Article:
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Cataloguing In Special Libraries In The 1990s

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Author(s): Elizabeth Makin | Nigel Ford | Alexander M. Robertson

Journal: Information Research: an international electronic journal
ISSN 1368-1613

Volume: 2;
Issue: 3;
Start page: 17;
Date: 1996;
Original page

Keywords: Cataloguing | cataloging | special libraries | information content | documents | indexing | finding list | survey | cataloguing practice | cataloging practice

ABSTRACT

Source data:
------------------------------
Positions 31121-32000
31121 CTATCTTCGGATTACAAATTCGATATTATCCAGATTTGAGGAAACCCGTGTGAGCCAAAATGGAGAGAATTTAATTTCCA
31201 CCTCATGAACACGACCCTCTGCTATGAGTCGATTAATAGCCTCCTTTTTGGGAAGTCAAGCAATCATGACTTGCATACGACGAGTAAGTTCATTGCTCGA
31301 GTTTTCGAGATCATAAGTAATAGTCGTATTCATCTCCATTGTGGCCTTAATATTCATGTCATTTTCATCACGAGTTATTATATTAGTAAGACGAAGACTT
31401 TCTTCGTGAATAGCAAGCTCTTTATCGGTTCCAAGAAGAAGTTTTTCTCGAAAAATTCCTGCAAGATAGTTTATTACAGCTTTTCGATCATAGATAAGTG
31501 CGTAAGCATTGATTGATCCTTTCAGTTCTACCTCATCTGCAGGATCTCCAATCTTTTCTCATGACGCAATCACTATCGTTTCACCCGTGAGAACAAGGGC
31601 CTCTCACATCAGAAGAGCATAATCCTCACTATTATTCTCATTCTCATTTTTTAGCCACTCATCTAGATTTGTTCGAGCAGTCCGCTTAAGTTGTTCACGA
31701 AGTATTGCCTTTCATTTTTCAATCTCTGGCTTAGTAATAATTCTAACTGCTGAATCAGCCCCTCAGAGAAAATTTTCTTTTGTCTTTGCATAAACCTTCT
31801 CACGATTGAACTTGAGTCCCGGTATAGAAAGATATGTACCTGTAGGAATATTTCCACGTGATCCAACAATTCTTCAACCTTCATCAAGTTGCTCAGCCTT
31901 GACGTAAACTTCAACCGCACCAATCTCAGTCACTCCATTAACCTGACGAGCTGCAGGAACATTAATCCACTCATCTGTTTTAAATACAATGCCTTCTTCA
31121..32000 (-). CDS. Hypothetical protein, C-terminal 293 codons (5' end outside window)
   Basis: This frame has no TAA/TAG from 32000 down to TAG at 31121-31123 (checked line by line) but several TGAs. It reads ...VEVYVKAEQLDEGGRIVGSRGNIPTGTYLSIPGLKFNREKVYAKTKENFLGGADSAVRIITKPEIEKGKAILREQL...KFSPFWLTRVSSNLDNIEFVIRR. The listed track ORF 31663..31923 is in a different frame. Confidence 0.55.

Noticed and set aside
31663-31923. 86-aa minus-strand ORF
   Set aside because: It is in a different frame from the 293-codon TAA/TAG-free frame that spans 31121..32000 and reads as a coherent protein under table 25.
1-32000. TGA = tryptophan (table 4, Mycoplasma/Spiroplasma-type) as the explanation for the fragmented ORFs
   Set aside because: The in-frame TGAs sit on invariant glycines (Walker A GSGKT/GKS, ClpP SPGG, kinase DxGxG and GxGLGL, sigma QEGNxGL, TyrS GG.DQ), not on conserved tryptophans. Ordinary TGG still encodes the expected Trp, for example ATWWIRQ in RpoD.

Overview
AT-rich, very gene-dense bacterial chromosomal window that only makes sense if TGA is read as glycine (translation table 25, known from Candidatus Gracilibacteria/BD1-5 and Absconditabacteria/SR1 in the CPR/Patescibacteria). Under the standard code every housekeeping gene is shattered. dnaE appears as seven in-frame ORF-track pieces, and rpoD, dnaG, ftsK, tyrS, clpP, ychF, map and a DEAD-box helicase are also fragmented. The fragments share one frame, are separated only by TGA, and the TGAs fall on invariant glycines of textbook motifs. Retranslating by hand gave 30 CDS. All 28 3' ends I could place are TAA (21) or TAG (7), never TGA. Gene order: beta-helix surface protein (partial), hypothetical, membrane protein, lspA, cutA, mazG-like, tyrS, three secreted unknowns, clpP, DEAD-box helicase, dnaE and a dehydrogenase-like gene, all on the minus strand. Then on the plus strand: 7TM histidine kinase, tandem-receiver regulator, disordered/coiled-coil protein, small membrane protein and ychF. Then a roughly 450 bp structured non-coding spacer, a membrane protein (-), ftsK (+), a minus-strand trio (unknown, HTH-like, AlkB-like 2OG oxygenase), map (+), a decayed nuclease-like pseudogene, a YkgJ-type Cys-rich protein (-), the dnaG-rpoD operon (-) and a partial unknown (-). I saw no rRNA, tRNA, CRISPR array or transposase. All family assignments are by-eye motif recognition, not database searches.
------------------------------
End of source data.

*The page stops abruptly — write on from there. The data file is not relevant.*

Cataloguing in special libraries has been virtually ignored in the literature since the turn of the century, although there are many books and papers on cataloguing in general. It is not clear why this should be so, since it can be argued that the needs of special libraries are different from those of public, academic and national libraries. Special libraries are primarily interested in the information content of documents in the sense that they have little or no interest in documents except as "packages" in which information may be encapsulated. It is therefore reasonable to assume, a priori, that special libraries would undertake detailed indexing and light cataloguing, perhaps reducing the catalogue to the status of a finding list. This paper reports the results of a survey of current cataloguing practice in special libraries.
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